Food Preservation - Freezing Green Beans

{article from my cooking blog, Simple Farmstead Cooking}

I try to grow enough veggies to eat during the growing season as well as extra to preserve for the upcoming winter months.  What I don't/can't grow myself I try to buy locally and do the same with.  We eat in season as much as possible, with the majority of out-of-season items being those I preserved either through canning, freezing or drying.

The way that I attempt to plan what we'll need is to figure out which month we'll likely stop eating fresh produce and switch to preserved produce.  Then, I plan on each veggie once a week with a few extra of most items {corn, peppers, onions, beans} that I would also add to soups.  I count the weeks until I would likely stop relying on preserved food {once asparagus, lettuce, etc. would be available}, and that's how many packs of each type of veggie I'll need to preserve.  I've done this for 2 years and so far it's worked quite well. 

The items you preserve should be freshly picked, completely ripe, and in perfect condition in order to have a superior product when it's time to dine on it.

Freezing Green Beans
What you'll need:
a large pot of water
a large bowl of ice water
a clean kitchen towel {or two}
a sharp knife
a slotted spoon or something to retrieve the beans from the boiling water
fresh veggies
freezer-safe containers or bags

I start with thoroughly washing my beans and trimming the ends.  Because the batches go quick, if I start with everything ready to go the task is completed quite quickly.

Bring the water in the large pot to a boil over high heat.  Once it comes to a rolling boil add beans.  There's not a specific amount you can/can't add, however, I don't fill my pot too full as you want it to come back to a boil quickly.  Boil for 3 minutes then remove with a slotted spoon to the ice water to stop the cooking.  Remove from the ice water and put on a clean kitchen towel to dry.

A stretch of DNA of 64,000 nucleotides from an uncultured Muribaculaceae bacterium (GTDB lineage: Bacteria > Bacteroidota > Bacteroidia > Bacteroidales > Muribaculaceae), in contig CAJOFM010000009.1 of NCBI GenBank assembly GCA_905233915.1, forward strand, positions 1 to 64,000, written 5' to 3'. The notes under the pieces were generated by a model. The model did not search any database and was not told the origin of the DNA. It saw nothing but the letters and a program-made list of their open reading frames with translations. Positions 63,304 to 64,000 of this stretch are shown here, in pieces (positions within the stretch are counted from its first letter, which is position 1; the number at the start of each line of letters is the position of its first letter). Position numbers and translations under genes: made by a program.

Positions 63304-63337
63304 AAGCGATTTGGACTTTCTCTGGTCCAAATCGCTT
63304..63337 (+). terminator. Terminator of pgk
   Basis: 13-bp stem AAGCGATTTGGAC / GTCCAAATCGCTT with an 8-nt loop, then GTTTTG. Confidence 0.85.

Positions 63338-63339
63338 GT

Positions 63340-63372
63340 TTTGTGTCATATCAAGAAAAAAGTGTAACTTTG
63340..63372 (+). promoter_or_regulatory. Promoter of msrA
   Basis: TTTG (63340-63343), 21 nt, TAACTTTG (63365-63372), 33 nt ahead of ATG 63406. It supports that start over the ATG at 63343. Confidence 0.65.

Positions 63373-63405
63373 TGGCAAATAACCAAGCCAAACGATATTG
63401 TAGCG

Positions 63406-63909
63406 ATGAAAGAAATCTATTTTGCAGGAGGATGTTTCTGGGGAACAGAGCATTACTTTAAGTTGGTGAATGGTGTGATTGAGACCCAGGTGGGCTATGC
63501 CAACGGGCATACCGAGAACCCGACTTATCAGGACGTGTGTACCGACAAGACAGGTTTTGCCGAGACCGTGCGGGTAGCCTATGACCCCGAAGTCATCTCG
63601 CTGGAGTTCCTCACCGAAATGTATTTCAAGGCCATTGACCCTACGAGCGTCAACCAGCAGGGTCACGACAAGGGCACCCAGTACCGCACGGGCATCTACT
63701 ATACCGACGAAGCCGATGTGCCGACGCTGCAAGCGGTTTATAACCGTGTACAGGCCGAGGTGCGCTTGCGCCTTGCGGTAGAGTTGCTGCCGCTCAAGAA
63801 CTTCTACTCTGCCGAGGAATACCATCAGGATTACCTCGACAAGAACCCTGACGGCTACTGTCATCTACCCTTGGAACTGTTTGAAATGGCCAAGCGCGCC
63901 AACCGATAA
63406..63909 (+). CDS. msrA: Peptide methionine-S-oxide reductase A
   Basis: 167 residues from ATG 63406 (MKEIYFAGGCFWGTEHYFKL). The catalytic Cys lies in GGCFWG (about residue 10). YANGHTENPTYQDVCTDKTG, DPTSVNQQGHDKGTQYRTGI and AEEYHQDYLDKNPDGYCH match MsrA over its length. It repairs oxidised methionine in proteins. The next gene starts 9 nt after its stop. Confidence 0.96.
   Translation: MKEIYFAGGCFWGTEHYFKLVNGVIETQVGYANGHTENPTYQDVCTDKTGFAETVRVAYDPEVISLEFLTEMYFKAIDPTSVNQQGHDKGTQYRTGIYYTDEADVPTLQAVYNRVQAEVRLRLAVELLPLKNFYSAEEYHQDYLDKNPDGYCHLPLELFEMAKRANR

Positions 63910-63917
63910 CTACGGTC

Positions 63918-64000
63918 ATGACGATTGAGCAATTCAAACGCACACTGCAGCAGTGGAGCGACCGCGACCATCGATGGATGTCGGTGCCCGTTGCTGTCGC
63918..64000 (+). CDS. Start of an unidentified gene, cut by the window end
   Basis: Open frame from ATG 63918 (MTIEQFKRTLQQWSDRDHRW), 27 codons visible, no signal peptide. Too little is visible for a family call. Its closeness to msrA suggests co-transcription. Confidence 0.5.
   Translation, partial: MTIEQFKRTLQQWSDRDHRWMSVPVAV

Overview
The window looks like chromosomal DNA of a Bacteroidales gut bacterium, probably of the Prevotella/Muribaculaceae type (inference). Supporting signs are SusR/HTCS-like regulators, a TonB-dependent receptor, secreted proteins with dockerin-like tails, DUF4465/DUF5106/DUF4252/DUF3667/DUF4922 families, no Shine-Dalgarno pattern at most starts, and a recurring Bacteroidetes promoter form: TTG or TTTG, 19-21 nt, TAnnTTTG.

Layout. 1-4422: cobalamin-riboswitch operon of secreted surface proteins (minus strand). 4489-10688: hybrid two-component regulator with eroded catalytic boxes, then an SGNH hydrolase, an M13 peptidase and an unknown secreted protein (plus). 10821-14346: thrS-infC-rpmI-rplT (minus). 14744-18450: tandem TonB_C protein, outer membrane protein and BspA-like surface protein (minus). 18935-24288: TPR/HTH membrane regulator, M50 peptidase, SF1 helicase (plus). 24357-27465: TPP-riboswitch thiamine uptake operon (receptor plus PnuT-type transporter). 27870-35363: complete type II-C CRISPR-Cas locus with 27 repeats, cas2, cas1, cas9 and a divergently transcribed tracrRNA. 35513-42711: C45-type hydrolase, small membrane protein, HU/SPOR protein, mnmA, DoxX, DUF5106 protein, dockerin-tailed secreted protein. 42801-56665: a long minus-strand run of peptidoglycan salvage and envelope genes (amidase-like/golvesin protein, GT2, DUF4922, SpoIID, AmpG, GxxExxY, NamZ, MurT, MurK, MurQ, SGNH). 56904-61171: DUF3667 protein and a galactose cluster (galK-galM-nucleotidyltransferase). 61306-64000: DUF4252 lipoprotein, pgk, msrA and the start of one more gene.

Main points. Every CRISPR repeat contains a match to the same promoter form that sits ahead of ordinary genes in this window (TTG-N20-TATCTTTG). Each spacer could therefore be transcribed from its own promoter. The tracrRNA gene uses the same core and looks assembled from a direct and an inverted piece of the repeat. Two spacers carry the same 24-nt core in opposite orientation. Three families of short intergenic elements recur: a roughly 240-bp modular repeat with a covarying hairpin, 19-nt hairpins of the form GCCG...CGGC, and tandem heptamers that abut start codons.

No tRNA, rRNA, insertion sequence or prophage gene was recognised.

As soon as the water comes back to a rolling boil you can add more beans and repeat the process.  If you would prefer to steam the beans, steam, covered, for 4 minutes then remove to the ice water bath and then to the towel to dry.

Once the beans are cooled and dry, pack into freezer-safe containers or bags.  I label my bags but don't bother dating as I ensure my produce is used up within the year prior to preserving more.  This way, I can re-use my bags for a year or two.

Store packed beans in the freezer for up to a year.


  1. I can tell you are a very organized woman. Your method of preserving food and storing it seems to be a good way to do the job. My Mom used to can and freeze when I was younger. We had several acres where all types of vegetables and some fruits were grown. I miss those good old days. I guess you stay pretty busy in the summer but there will be plenty of good meals this winter at Cobble Hill Farm. Take care!--------- Shannon

  2. What a sweet comment Shannon, thank you. I try to be organized although I'm not always so. :) Yes, summer is busy but we enjoy it during the winter!!


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